Editorial: Changes to student organization funding by USG were sensible
Published: Sunday, September 15, 2013
Updated: Sunday, September 15, 2013 22:09
At the most recent Undergraduate Student Government meeting last Wednesday, several new changes in funding for student organizations went into effect. Although most of these changes are comparatively minor and procedural, they were smart decisions and thus no surprise they passed with large margins.
The senators approved a measure which would require an organization’s officers to take and successfully pass a “funding policy mastery test.” With the funding process often confusing many students, especially those holding the position of Chief Financial Officer for their respective group, this addition makes sense. An applicant can attempt the exam more than once, failing to achieve a high enough score on their firs try, so long as they surpass the threshold upon a subsequent attempt.
Another policy addition puts a strict maximum on the number of times a Tier II organization can request emergency funds per semester. The new cap of one time strikes the right balance, between ensuring that the emergency fund is there if need be and a true emergency arises, while simultaneously preventing it from being consistently utilized as a second source of money.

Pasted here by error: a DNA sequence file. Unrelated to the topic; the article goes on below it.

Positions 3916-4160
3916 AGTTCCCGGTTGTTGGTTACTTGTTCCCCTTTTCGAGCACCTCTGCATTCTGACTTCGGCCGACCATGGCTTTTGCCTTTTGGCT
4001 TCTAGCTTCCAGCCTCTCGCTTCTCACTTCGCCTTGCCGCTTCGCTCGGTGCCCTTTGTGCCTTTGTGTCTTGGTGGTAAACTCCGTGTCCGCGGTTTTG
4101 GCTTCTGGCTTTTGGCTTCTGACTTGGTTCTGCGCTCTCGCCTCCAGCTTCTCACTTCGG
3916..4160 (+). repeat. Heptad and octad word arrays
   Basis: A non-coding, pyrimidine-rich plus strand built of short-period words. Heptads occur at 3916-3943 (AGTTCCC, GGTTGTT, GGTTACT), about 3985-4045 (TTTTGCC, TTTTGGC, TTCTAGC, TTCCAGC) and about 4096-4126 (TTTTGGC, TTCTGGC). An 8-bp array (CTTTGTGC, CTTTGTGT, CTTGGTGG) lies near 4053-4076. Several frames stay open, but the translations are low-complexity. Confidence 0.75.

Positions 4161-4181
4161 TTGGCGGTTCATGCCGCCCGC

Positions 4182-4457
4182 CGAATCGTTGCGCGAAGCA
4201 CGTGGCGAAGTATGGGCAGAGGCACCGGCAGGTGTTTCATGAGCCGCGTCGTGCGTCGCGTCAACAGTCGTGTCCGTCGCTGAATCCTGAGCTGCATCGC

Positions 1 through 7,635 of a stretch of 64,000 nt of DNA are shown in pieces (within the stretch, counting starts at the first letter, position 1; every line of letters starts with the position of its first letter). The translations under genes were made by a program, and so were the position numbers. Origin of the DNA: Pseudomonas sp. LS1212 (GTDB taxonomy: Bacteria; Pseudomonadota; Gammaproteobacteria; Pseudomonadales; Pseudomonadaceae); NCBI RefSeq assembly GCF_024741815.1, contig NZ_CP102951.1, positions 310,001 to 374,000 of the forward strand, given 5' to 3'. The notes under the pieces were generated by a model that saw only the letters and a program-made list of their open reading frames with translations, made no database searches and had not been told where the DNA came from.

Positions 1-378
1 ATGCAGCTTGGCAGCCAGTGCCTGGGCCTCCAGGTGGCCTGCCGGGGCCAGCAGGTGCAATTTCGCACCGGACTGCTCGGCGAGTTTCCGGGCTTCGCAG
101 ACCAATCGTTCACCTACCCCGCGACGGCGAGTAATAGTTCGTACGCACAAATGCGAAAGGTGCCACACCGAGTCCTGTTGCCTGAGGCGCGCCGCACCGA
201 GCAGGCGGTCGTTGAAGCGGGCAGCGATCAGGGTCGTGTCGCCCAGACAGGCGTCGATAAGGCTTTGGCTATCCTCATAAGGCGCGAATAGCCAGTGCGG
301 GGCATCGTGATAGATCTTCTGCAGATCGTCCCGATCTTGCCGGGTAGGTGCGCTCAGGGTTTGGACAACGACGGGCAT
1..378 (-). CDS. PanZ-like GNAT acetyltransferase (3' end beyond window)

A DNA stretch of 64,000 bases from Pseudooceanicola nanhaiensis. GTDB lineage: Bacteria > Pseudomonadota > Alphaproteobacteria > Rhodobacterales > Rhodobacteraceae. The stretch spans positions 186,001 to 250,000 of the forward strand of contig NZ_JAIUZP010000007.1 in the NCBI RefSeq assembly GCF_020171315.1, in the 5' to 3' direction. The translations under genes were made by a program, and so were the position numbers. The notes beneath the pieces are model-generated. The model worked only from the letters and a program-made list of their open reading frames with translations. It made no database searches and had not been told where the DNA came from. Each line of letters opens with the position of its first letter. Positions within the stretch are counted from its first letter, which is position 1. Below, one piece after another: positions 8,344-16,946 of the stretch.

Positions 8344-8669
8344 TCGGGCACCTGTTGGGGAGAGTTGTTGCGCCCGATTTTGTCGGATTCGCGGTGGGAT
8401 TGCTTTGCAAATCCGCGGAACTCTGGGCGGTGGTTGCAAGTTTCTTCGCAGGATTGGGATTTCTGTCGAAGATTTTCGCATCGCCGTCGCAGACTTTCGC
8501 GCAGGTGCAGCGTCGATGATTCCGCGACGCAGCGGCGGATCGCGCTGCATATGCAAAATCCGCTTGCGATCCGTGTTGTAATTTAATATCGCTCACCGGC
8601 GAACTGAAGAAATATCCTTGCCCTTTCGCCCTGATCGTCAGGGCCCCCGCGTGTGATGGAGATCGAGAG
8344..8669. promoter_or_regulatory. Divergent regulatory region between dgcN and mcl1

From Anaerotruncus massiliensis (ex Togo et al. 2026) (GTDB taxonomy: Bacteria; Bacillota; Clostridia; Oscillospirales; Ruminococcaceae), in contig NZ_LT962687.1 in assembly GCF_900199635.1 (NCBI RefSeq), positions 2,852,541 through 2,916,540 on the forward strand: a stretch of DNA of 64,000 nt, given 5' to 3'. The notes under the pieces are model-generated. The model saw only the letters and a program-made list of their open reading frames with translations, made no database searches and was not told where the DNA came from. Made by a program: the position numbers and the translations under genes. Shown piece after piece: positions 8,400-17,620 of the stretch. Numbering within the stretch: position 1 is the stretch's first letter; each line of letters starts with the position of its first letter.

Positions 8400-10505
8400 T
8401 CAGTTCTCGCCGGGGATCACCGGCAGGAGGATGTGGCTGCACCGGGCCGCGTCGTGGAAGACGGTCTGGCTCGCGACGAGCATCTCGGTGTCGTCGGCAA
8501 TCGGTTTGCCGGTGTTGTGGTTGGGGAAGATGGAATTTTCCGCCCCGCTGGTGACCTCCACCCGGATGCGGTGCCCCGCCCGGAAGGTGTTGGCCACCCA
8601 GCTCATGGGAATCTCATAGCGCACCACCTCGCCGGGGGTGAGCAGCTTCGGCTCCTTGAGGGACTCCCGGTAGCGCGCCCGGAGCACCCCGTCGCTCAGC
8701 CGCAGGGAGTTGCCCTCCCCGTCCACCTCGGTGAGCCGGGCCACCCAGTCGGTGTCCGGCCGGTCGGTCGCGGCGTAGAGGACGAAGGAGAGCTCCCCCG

Funding recipients who violate these or any other official funding policies may now face more severe penalties. These include a suspension of funding for a month, as well as a nullification of any monies given related to the offense. Hopefully these new measures will provide a sufficient deterrent to prevent misconduct or other misuse of funds – which, we must not forget, are primarily collected through mandatory student fees.
However, some student organization representatives who spoke out at the meeting noted that the organizations being affected had not been consulted regarding the changes. One even recommended that organizations be notified with a document copy of the proposed changes. In this particular case it seems unlikely that the outcome would have resulted any differently. After all, the student organization representatives speaking at the meeting did not propose that the funding changes themselves were a poor decision. Still, this is not an unreasonable suggestion and may be something for USG to consider in the future. After all, the federal government is not the only one that should rely on the “consent of the governed.”